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Dr Phil Porter - University Alliance. Hatfield, England, GB

Dr Phil Porter Dr Phil Porter

Reader in Geoscience and Geoscience Education | University Alliance

Hatfield, England, UNITED KINGDOM

He is a glacier scientist and has led and participated in scientific expeditions to some of the last true wilderness areas on our planet.

Areas of Expertise (6)

Meltwater

Global Warming

Geoscience

Glaciers

Ice Sheets

Arctic

Multimedia Appearances

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Geography and Environment - Taster Lecture Celebrating World Earth Day 2020 Phil Porter

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Social

Biography

Dr Phil Porter is Reader in Geoscience and Geoscience Education in the School of Life and Medical Sciences at the University of Hertfordshire. He is a glacier scientist and has led and participated in numerous scientific expeditions to some of the last true wilderness areas on our planet - locations raging from the frozen wastes of the High-Arctic to the high peaks of the Himalaya. Phil‘s scientific work focuses on the response of glaciers to a warming world and, in particular, the impacts of warming on meltwater production and delivery.

Phil’s doctorate examined why some glaciers periodically move at high speeds (a process known as ‘surging’). This research entailed High-Arctic fieldwork totalling almost four months in duration and camping on the ice surface for that period. He is a British Science Association Media Fellow, has worked in the BBC Radio Science Unit, appeared on television, radio and in the written press.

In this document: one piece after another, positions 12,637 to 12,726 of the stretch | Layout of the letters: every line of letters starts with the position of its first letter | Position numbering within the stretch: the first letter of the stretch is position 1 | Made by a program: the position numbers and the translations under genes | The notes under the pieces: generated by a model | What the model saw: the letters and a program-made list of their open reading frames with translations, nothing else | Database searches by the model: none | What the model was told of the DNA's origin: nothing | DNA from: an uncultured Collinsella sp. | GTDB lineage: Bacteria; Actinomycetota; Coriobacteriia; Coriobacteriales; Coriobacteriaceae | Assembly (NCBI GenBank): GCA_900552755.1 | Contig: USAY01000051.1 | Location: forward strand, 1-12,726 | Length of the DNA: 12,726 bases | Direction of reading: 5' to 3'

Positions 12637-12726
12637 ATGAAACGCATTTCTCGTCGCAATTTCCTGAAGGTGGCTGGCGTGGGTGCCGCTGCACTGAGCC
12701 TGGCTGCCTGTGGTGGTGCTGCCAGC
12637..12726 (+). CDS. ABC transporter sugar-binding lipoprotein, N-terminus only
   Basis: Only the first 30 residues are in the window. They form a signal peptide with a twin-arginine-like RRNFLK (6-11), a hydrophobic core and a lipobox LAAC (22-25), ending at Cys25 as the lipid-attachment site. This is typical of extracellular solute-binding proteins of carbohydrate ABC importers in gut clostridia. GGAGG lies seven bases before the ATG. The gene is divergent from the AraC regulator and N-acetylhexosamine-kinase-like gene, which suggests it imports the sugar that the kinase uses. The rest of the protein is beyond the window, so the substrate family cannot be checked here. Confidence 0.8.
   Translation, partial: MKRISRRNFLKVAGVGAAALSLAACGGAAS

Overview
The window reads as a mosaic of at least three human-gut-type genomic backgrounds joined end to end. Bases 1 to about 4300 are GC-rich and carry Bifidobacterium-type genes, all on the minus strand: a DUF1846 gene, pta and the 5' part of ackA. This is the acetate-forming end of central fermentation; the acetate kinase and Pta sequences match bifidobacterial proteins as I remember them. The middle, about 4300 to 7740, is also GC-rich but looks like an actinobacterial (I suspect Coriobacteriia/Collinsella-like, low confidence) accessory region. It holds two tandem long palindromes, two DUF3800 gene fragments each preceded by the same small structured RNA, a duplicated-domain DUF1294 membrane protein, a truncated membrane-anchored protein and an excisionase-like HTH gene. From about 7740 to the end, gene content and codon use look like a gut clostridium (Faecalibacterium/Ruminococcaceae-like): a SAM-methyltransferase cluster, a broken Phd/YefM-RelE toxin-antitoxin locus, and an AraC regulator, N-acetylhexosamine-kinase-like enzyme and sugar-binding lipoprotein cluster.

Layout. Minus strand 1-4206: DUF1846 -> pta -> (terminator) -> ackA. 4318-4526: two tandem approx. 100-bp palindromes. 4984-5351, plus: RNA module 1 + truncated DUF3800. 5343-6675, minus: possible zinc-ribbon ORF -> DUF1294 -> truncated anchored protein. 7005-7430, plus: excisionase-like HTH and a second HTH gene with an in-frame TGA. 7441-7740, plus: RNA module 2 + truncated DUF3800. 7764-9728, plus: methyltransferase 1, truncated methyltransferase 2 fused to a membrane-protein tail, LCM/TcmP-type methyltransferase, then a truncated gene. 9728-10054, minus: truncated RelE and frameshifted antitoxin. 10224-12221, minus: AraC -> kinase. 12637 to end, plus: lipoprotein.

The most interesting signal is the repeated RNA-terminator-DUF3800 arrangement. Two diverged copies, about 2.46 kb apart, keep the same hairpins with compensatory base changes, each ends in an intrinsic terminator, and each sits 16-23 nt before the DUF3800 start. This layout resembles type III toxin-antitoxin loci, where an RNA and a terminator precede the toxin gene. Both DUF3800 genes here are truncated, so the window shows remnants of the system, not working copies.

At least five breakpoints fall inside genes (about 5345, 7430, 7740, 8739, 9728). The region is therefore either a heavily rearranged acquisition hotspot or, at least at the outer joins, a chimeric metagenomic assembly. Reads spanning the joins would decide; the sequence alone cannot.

Education (2)

University of Leeds: Ph.D., Geography 1997

University of Sheffield: B.A., Physical Geography 1991

Affiliations (6)

  • Fellow of the Higher Education Academy
  • Fellow of the Royal Geographical Society
  • Member of the Royal Geographical Society Accreditation Panel
  • British Society for Geomorphology
  • International Glaciological Society
  • American Geophysical Union

Media Mentions (3)

Joining the dots between climate change and air quality

Air Quality News  online

2020-11-02

In terms of the perennial ‘chicken versus egg’ debate, Dr Philip Porter, a reader in Geoscience at the University of Hertfordshire says he believes air pollution likely came first. ‘You can argue that air pollution came first, but as with many aspects of environmental systems it’s never quite as simple as this,’ says Dr Porter.

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Making the UK's dams safe, AI spots fake smiles, How many trees should we be planting?

BBC Inside Science  online

2019-08-08

In the light of the evacuation of the Derbyshire town of Whaley Bridge due to damage to the Todbrook reservoir dam and the threat of a catastrophic collapse, questions inevitably arise as to how ‘future proofed’ UK dams are?

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The snowball effect of Arctic fires

BBC Science in Action  online

2019-08-01

Wildfires are an annual phenomenon across the arctic region, but this year they are far more intense than usual, we look at the drivers for these extreme fires and the consequences, in particular long term environmental change across the region.